The emergency core cooling system (ECCS) is designed to remove the core heat by passive means in case of a postulated loss of coolant accident (LOCA). In the event of a rupture in the primary coolant pressure boundary, the cooling is initially achieved by a large flow of water from accumulators. Later, cooling of the core is achieved by the injection of cold water from a 7000 m3 gravity driven water pool (GDWP) located near the top of the reactor building. After that, the passive containment cooling system (PCCS) provides long-term containment cooling following a postulated LOCA. GDWP serves as a passive heat sink yielding a grace period of three days. The core is submerged in water from GDWP long before the end of this period.
The AHWR300-LEU has a double containment with passive containment isolation. The reactor building air supply and exhaust ducts are shaped in the form of U-bends of sufficient height. In the event of LOCA, the containment pressure acts on the water pool surface and drives water, by swift establishment of siphon, into the U-bends of the ventilation ducts. Water in the U-bends acts as a seal between the containment and the external environment, providing necessary isolation between the two.
The AHWR300-LEU fuel cluster contains 54 fuel pins arranged in three concentric circles surrounding a central displacer assembly. The Zircaloy-2 clad fuel pins in the three circles, starting from the innermost, contain 18%, 22% and 22.5% of LEUO2 (with 19.75% enriched uranium) respectively, and the balance ThO2. The average fissile content is 4.21%. The fuel also incorporates a multipurpose displacer assembly for the spraying of ECCS water directly on fuel pins during a postulated LOCA. This helps achieving negative void coefficient. The fuel is currently designed for an average burnup of 64 GWd/te. In comparison to a reference high burnup PWR considered for scenario studies under the IAEA’s International Project on Innovative Nuclear Reactors and Fuel Cycles (INPRO), the AHWR300-LEU requires about 42% less mined natural uranium for the same quantity of energy produced, thus making it a favourable option for efficient utilisation of natural uranium resources. The reactor is configured to obtain a significant portion of power by fission of 233U derived from in-situ conversion from 232Th. On an average, about 39% of the power is obtained from thorium. With uranium constituting less than 22% of the total fuel inventory, the reactor produces only about 17% of the plutonium and 42% of the minor actinides as compared to the reference high burnup PWR.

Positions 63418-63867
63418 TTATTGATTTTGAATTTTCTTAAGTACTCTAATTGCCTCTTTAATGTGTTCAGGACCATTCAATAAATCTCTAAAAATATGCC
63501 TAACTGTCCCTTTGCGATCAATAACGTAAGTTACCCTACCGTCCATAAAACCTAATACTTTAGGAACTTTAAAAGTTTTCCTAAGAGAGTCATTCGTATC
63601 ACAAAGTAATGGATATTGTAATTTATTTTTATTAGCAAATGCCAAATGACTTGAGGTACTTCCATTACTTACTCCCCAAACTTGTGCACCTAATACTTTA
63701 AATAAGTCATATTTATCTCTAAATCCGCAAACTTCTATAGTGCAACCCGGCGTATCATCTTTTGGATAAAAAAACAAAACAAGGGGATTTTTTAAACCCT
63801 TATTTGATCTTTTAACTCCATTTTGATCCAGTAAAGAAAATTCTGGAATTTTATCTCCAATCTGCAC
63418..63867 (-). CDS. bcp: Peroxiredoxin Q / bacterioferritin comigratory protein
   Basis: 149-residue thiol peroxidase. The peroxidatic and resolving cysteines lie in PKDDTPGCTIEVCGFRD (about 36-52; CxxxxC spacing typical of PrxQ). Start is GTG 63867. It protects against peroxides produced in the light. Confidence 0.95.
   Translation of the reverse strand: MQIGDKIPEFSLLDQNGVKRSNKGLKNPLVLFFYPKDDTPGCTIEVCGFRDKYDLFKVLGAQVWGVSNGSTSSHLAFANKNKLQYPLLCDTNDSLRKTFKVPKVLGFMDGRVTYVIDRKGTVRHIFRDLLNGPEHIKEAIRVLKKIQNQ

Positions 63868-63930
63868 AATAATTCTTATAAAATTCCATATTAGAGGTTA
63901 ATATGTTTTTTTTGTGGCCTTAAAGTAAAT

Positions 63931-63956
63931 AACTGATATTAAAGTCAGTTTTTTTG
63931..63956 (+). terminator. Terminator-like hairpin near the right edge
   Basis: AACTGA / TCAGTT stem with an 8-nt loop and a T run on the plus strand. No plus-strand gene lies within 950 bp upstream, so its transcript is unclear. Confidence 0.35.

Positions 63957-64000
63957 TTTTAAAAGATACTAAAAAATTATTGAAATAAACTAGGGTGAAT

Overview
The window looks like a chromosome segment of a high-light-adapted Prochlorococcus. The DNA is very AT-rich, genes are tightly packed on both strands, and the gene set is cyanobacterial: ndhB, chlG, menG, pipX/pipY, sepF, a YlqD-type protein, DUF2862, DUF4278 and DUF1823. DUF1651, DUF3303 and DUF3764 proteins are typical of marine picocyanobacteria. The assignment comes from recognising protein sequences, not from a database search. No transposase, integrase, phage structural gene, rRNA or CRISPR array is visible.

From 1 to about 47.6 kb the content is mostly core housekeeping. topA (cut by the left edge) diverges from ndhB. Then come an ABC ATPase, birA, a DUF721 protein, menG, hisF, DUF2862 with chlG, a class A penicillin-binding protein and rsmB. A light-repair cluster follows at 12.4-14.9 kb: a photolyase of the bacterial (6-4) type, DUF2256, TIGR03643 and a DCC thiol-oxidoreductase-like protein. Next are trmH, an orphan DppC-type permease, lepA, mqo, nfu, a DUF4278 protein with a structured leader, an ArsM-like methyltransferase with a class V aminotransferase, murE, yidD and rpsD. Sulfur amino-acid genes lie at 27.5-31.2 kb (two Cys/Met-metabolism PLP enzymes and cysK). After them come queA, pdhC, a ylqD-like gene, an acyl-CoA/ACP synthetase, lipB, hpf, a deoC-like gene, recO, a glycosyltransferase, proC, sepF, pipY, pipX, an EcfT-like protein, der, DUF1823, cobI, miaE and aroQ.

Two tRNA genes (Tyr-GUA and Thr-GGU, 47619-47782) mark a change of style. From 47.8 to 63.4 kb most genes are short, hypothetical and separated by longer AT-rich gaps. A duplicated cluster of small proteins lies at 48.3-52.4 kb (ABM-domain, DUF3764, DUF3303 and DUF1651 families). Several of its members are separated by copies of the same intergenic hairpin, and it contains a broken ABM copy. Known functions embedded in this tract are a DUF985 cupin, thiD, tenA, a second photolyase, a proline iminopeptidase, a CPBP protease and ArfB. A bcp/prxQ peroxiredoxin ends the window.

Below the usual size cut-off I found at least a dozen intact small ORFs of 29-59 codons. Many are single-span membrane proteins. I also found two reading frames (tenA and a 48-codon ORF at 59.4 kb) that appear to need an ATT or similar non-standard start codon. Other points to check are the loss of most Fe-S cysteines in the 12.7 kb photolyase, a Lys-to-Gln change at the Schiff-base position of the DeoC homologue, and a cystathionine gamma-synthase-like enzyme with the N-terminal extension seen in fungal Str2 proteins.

The reactor physics design has inherent safety characteristics, such as negative reactivity coefficients of all conditions likely to be encountered during startup, shutdown and LOCA.
AHWR reactor systems are currently under study at the Bhabha Atomic Research Centre. Test environments include a 3MW boiling water test loop, a scaled test facility (the integral test loop) based on power-to-volume scaling for thermal hydraulic simulation of AHWRs, a natural circulation loop for stability and start-up studies, a transparent setup for natural circulation flow distribution studies, and a facility at the Apsara reactor that uses neutron radiography to perform flow pattern transition studies. Partly as a result of this large-scale validation work, the reactor can achieve commercial operation by 2020.
Ratan K. Sinha, director, reactor design & development group; Anil Kadodkar, DAE Homi Bhabha Chair Professor, Bhabha Atomic Research Centre, Mumbai 400085. This article is based on a presentation at the 2009 IAEA general conference.Related ArticlesThorium and India Small is not new
|AHWR300-LEU design parameters|
Reactor power: 920 MWth, 300 MWe